Alliance to Support Egypt coalition in talks to form ‘political party for president’

Leaders of Parliament’s Alliance to Support Egypt coalition are holding discussions to create at least one new political party from the coalition’s own ranks in the legislature in order to provide political backing to President Abdel Fattah al-Sisi, according to what several leaders of the pro-state majority parliamentary bloc tell Mada Masr.  

The coalition sources did not specify a potential name for the new political party under consideration. However, they did tell Mada Masr that the ongoing discussions include state institutions.

According to one of the sources, the inclusion of state institutions is due to the absence of a fully clear vision for establishing the party and what Alliance to Support Egypt MPs would hold as its objectives.  

The discussions do face a potential legal impasse, however, as Article 6 of the House of Representatives law (46/2014) stipulates that MPs must maintain the political affiliation under which they were elected for the duration of their term. If Alliance to Support Egypt coalition MPs change their partisan affiliations to join the potential new party, their continued membership in Parliament must be confirmed by a two-third vote by Parliament.

For a leader within the Alliance to Support Egypt coalition, who spoke to Mada Masr on condition of anonymity, the language in the law is not an impediment to the political party talks. “We pass the laws, and we can change them,” the MP says. “We have a parliamentary majority. It is not possible to strip the membership of more than 400 MPs due to a change in [partisan] status.”

MP Magdy Morshed, the Alliance to Support Egypt secretary general, tells Mada Masr that the discussions occurring in the coalition’s political bureau could bear fruit by the end of the current parliamentary session at the close of June. Coalition meetings would then intensify during Parliament’s recess in order to finalize the talks on forming a new political party.

“The formation of a party is still being discussed and studied by the coalition’s members and political Bureau,” Mohamed al-Sewedy, the coalition’s chairperson, told two official parliamentary journalists on Monday evening, emphasizing that no decision had yet been taken. “The idea lies in the need to fill the political vacuum, whether through a coalition or a new party,” he added.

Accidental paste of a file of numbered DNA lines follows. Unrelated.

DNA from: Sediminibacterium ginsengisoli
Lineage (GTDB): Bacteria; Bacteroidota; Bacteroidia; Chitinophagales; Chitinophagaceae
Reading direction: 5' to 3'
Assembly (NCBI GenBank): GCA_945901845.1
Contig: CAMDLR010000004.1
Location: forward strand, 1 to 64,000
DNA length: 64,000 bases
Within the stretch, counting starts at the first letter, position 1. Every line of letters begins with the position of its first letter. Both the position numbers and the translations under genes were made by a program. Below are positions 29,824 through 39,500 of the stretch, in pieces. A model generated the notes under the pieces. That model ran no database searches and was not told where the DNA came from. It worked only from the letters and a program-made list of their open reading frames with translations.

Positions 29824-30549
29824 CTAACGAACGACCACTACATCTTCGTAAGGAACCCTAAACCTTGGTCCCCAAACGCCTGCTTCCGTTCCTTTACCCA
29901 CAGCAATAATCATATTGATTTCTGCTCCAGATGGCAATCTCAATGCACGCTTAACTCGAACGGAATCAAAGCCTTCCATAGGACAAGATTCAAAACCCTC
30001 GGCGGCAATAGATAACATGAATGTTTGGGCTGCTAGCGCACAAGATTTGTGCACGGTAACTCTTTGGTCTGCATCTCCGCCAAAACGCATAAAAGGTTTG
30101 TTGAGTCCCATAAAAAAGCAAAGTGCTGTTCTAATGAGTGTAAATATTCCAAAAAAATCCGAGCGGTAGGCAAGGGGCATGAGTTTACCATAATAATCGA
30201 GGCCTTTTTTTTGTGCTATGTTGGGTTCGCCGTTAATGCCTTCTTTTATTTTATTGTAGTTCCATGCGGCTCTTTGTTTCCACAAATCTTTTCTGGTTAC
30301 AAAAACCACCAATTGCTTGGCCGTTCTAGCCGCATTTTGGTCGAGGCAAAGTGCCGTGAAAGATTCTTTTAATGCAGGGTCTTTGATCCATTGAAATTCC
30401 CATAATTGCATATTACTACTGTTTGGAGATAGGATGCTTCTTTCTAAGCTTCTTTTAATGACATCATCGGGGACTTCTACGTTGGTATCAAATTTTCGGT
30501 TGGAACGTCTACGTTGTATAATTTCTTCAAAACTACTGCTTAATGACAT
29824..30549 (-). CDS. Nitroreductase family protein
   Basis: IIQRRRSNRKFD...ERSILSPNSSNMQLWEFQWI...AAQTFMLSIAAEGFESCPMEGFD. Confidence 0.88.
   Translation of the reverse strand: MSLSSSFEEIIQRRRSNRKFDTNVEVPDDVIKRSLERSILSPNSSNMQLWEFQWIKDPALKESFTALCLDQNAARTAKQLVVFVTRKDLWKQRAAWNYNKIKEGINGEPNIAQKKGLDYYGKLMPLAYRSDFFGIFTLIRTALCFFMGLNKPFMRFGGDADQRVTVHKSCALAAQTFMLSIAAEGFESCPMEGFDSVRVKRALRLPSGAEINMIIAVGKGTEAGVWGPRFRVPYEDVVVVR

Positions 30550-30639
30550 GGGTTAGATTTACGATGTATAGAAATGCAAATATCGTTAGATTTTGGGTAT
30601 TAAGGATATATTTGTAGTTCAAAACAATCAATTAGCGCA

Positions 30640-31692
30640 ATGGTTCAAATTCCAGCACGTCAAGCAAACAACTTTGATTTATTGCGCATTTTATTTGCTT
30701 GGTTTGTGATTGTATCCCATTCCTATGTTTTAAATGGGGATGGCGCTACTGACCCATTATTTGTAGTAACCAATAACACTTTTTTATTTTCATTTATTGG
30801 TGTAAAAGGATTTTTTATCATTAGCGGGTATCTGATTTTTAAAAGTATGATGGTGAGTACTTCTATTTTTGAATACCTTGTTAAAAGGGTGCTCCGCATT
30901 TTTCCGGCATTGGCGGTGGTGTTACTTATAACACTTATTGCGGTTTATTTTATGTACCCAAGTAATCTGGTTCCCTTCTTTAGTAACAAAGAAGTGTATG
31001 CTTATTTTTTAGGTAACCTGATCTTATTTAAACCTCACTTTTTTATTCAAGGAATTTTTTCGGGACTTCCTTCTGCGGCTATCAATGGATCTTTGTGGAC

Hussein Eissa, the Alliance to Support Egypt deputy chairperson, tells Mada Masr that the coalition is completely ready to be a party, although he also says it has not set a date for any official announcement . For Eissa, the coalition has enough popular momentum, which is what any political party needs in the eyes of the wider Egyptian public.

Eissa says the coalition is considering a number of different options: the establishment of one party, two parties, or the idea that just one of the political forces presently involved in the coalition establishes a new party, with the coalition itself remaining in its current legal form. On the vision of this new political entity, Eissa commented:  “It is still in the framework of discussions and studies.”

In Eissa’s eyes, some of the hurdles for the Alliance to Support Egypt coalition’s creation of a political party is the need to establish headquarters in villages and towns across Egypt, as much as the fact that its formation as a party would draw from several existing parties.

The Alliance to Support Egypt coalition draws members from more than seven parties, most notably the Nation’s Future Party, Conference Party, Free Republican Party, and Homeland Defenders Party, in addition to a host of independents.

If the Alliance to Support Egypt remains in its current form, the coalition leader says, the new party may be formed from the Association for Egypt, a group formed in May 2016 by businessman and Nation’s Future member Mohamed Mansour,  for the self-stated purpose of providing MPs with assistance in addressing the social and developmental needs of their constituencies. Mansour was visibly supportive of Sisi’s recent reelection bid.

While the aim of founding a party to support Sisi, according to Eissa, is to be able to form future governments amid political change from its members and to fashion it as the ruling party, the discussions internal to the coalition also include establishing a second party and the creation of a framework like the United States’ two-party system. “[They would be] the two strongest parties in Egypt, or if one party is formed, there would be support given to another party that the public sees as an opposition group, such as the Free Egyptians Party or the Wafd Party,” the coalition leader says, adding that, during discussions, the Wafd Party has been given preference to fill this role.  

Bahaaeddin Abu Shoqa, the newly elected head of the Wafd Party, is quoted as saying in the Thursday issue of the privately owned Al-Masry Al-Youm newspaper that the coming period will witness the “birth of three or four major parties,” in order to build “a modern democratic state” and meet the goal of Article 5 of the Constitution, which provides for what Abu Shoqa called multiparty political pluralism.

Rania al-Abd 

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